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Last edited 06 Feb 2023
Emissions Gap Report 2019 published by the UN Environment Programme defines uncertainty as: ‘A cognitive state of incomplete knowledge that can result from a lack of information or from disagreement about what is known or even knowable. It may have many types of sources, from imprecision in the data to ambiguously defined concepts or terminology, or uncertain projections of human behaviour. Uncertainty can therefore be represented by quantitative measures (for example a probability density function) or by qualitative statements (for example reflecting the judgement of a team of experts).’
NB Guide to developing the project business case, Better business cases: for better outcomes, published by HM Treasury in 2018, suggests that uncertainty: ‘Is unmeasured risk where known risks are not yet well enough understood to be estimated in terms of probability or impact and where not all risks may be identified and quantified.’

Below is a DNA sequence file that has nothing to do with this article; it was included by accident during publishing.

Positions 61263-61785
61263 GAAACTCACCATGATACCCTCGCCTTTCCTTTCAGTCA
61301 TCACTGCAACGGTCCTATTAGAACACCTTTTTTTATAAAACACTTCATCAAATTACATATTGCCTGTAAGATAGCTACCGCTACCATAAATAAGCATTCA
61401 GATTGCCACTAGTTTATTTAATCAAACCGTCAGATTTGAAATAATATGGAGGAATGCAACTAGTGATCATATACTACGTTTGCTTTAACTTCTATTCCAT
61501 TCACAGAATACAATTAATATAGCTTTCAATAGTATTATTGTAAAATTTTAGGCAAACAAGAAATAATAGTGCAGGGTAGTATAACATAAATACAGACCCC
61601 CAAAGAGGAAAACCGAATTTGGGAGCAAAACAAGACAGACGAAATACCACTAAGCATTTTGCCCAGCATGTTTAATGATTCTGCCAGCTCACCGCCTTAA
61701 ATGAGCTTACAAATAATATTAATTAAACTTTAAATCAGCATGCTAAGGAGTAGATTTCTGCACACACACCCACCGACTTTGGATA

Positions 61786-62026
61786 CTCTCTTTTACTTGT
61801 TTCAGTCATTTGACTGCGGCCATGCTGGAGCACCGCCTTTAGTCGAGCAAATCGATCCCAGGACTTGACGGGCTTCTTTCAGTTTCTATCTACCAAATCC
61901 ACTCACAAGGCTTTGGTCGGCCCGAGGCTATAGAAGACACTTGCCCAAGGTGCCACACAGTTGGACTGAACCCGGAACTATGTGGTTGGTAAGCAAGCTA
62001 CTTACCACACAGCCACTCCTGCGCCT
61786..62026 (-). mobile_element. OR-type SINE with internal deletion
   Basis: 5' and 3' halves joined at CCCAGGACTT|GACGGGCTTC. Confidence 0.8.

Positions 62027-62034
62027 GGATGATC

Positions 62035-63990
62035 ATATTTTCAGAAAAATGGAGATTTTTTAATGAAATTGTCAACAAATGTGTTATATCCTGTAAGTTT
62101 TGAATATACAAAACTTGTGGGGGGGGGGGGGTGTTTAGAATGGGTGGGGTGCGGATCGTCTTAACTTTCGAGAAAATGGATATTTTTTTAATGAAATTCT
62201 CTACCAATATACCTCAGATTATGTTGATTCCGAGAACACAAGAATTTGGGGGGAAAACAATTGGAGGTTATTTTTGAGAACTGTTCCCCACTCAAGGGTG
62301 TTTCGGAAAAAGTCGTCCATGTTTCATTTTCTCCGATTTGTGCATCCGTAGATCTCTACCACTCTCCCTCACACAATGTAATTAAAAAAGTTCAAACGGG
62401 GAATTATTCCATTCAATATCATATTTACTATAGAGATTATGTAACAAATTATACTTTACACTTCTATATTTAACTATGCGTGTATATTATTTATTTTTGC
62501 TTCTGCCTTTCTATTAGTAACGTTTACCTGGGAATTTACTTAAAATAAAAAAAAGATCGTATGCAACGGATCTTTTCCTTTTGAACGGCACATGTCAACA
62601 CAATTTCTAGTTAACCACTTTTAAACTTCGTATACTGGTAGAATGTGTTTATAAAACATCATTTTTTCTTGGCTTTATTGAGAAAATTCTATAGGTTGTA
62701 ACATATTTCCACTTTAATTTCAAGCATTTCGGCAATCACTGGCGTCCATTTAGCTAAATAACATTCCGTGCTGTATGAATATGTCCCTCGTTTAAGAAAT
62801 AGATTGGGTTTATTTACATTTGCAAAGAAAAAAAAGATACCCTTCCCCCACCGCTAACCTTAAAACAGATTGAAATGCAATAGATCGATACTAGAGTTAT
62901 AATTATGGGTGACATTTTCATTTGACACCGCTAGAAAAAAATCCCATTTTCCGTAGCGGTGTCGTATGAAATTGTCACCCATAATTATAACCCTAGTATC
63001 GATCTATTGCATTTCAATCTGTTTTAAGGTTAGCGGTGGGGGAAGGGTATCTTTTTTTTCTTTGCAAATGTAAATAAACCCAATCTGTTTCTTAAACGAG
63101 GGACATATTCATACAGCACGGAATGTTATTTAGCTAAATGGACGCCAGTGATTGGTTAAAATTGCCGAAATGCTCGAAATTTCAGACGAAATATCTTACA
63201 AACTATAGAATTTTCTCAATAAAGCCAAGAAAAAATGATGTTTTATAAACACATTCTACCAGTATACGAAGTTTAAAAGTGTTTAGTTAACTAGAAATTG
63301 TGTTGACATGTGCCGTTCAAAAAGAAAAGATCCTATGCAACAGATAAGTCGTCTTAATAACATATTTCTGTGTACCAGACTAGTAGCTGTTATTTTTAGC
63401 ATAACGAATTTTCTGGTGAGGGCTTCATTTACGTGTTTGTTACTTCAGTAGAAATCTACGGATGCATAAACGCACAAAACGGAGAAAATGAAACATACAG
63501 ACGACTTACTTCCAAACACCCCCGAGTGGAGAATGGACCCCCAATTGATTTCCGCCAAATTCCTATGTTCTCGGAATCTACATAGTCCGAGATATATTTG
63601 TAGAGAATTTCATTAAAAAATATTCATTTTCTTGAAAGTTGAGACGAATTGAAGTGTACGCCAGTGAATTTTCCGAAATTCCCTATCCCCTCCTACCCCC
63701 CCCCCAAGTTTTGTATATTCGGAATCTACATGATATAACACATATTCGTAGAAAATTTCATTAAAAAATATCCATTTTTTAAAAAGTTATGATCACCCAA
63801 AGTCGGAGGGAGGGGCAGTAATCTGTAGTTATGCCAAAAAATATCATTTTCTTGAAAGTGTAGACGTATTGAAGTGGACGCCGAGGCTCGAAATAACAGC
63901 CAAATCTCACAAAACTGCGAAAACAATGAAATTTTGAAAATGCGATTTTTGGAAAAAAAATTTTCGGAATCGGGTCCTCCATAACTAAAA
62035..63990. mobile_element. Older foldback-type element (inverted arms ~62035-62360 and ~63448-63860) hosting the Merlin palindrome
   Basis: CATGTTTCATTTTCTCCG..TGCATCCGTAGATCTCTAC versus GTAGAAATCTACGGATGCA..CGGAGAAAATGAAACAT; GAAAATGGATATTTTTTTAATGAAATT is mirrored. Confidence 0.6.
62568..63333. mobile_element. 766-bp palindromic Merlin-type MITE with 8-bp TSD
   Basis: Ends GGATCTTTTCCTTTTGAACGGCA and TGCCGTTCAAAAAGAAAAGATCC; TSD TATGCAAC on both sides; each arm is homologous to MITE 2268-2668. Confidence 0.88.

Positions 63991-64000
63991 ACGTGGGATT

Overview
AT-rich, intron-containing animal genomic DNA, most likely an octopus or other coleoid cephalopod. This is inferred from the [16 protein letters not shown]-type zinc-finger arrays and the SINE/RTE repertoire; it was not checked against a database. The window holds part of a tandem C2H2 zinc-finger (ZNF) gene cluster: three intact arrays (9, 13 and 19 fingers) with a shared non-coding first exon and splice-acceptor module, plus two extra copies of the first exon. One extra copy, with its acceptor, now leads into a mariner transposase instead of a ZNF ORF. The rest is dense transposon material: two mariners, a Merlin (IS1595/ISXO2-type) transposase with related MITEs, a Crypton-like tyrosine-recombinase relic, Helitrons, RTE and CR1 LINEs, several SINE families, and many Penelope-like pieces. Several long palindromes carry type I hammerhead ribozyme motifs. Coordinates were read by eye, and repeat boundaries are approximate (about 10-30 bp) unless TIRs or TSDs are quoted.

Anticipate, react, recover; Resilient infrastructure systems, published by the National Infrastructure Commission in May 2020, defines uncertainty as: ‘Limited and unknowable knowledge about future, past, or current events and conditions. Uncertainty includes natural variability (aleatory uncertainty), knowledge gaps (epistemic uncertainty), ambiguous meanings (semantic uncertainty), unknown unknowns (ontological uncertainty), and subjectivity.’
AR5 Climate Change 2014: Impacts, Adaptation, and Vulnerability, Glossary, published by the Intergovernmental Panel on Climate Change (IPCC) defines uncertainty as: ‘A state of incomplete knowledge that can result from a lack of information or from disagreement about what is known or even knowable. It may have many types of sources, from imprecision in the data to ambiguously defined concepts or terminology, or uncertain projections of human behavior. Uncertainty can therefore be represented by quantitative measures (e.g., a probability density function) or by qualitative statements (e.g., reflecting the judgment of a team of experts)’
Cost prediction, Professional Statement, 1st edition, published in November 2020 by the Royal Institution of Chartered Surveyors (RICS), defines uncertainty as: ‘A lack of complete certainty. In uncertainty, the outcome of any event is entirely unknown, and it cannot be measured or guessed; there is no background information on the event. Uncertainty is not an unknown risk.’
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